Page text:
Ming-Te Wang

Ming-Te Wang is a Research Scientist and Research Assistant Professor in the Institute for Social Research at University of Michigan. Before gaining this position Ming-Te was a PATHWAYS fellow from July 2010 to May 2011. He received his doctorate in Developmental Psychology from Harvard University. Prior to entering graduate school, he was a school counselor in a rural middle school. This professional experience provided him with an insight into the complex web of cultural and contextual processes and their impact on development and the importance of early prevention and intervention. His research has focused on the impact of school and family climate on adolescent motivational beliefs and engagement and the effects of multiple ecological systems on the behavioral, social, and emotional development of youth from diverse socioeconomic and cultural backgrounds. His work is noteworthy in that it emphasizes the interplay of developmental processes across both academic and social domains in adolescence, and situates these processes within family, school, and community contexts.

Over the past year, his research has focused on three specific areas: 1) the conceptualization and development of student engagement measures, including general school engagement and classroom engagement across specific subject domains; 2) the examination of antecedents, correlates, and long-term outcomes of youth academic motivation and engagement, as well as the factors and processes promoting the educational and career development of youth; and 3) the developmental impact of school- and community-based interventions targeting adolescents’ academic skills as well as mental health.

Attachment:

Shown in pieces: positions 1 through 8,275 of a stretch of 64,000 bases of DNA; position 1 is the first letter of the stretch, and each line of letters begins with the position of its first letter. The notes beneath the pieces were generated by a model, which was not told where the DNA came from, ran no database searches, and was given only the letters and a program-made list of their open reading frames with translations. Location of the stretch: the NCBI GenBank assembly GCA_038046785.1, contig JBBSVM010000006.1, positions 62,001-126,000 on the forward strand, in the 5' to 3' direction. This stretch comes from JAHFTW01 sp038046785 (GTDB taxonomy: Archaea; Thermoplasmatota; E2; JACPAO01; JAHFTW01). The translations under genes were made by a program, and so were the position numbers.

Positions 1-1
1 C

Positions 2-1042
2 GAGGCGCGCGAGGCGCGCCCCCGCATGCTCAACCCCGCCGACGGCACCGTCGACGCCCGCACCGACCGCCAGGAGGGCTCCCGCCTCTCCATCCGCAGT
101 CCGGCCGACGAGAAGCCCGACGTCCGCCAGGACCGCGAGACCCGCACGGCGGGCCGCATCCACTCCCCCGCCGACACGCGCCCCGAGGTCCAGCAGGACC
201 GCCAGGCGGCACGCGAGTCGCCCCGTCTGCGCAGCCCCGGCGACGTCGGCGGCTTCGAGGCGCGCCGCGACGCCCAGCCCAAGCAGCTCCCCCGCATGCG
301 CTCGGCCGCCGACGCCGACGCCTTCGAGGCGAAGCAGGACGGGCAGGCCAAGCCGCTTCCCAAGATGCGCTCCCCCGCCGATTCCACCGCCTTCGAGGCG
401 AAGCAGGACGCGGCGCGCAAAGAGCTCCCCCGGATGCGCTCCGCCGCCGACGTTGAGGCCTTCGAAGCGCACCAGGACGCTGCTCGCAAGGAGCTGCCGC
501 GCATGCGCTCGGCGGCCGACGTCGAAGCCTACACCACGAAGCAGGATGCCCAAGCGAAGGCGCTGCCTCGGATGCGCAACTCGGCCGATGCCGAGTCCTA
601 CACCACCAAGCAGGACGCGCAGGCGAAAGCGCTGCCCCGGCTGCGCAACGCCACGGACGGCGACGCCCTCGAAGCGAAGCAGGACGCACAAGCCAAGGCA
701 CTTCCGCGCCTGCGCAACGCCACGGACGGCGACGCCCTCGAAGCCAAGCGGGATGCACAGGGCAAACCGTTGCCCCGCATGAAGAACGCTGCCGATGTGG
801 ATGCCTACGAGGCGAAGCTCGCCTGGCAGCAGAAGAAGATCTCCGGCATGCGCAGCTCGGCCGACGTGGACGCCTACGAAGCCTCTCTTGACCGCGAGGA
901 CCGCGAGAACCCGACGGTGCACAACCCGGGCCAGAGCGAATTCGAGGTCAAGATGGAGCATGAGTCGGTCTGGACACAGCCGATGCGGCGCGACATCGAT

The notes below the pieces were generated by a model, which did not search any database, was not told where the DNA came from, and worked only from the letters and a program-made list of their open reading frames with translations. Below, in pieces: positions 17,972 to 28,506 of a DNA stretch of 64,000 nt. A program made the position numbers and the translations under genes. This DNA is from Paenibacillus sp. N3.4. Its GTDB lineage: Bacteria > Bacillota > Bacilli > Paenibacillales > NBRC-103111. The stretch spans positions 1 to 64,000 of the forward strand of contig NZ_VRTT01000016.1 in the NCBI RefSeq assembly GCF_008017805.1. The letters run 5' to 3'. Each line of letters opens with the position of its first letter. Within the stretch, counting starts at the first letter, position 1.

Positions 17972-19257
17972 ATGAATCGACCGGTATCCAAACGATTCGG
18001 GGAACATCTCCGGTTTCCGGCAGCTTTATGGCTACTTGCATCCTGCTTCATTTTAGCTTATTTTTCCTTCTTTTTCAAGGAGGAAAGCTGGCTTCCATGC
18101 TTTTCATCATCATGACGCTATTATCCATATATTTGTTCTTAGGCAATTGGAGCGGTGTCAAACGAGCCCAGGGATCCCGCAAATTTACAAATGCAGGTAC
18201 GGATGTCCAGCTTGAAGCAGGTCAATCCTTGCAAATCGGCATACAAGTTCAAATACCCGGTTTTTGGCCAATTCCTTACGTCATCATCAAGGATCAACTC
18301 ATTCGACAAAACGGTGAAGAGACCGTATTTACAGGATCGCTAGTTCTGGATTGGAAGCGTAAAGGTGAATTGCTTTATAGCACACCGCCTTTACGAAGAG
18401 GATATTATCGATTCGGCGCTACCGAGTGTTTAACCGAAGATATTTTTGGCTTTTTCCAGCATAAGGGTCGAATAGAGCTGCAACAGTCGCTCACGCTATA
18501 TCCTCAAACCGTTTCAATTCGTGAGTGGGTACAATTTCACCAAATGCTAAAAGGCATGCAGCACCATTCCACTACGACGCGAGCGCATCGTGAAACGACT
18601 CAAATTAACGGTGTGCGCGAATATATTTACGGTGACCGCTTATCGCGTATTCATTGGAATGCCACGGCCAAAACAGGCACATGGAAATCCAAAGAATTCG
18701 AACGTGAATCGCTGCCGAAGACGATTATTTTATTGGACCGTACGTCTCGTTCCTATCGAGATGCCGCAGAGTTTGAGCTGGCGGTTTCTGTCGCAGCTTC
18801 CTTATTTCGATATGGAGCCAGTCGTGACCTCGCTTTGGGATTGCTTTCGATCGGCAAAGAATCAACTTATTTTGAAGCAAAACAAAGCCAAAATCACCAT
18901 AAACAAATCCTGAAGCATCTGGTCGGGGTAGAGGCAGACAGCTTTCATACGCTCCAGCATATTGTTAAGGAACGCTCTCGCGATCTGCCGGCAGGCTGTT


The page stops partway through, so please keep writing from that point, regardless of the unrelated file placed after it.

Ming-Te remains as an associate fellow with the PATHWAYS Programme.

Publications

Wang, M. T., & Eccles, J. S. (2012). Adolescent behavioral, emotional, and cognitive engagement trajectories in school and their differential relations to educational success. Journal of Research on Adolescence, 22, 31-39.

Wang, M. T., & Dishion, T. J. (2012). The trajectories of adolescents’perceptions of school climate, deviant peer affiliation, and behavioral problems during the middle school years. Journal of Research on Adolescence, 22, 40-53.

Wang, M. T., Willett, J. B., & Eccles, J. S. (2011). The assessment of school engagement: Examining dimensionality and measurement invariance across gender and race/ethnicity. Journal of School Psychology, 49, 465-480.

Wang, M. T., Dishion, T. J., Stormshak, E. A., & Willett, J. B. (2011). Trajectories of family management practices and early adolescence behavioral outcomes in middle school. Developmental Psychology, 47, 1324-1341

Wang, M. T., & Holcombe, R. (2010). Adolescents’ perceptions of classroom environment, school engagement, and academic achievement. American Educational Research Journal, 47, 633-662.

Wang, M. T., & Eccles, J. S. (in press). Social support matters: Longitudinal effects of social support on three dimensions of school engagement from middle to high school. Child Development.

Wang, M. T., & Huguley, J. (in press). The buffering role of racial socialization from parents on the association between racial discrimination and adolescents’ educational outcomes. Child Development.

Wang, M. T. (in press). Educational and career interests in Math: A longitudinal examination of the links between perceived classroom environment, motivational beliefs, and interests. Developmental Psychology.

Wang, M. T., Brinkworth, M., & Eccles, J. S. (in press). The moderation effect of teacher-student relationship on the association between adolescents’ self-regulation ability, family conflict, and developmental problems. Developmental Psychology.

Wang, M. T., & Peck, S. (in press). Adolescent educational success and mental health vary across school engagement profiles. Developmental Psychology.

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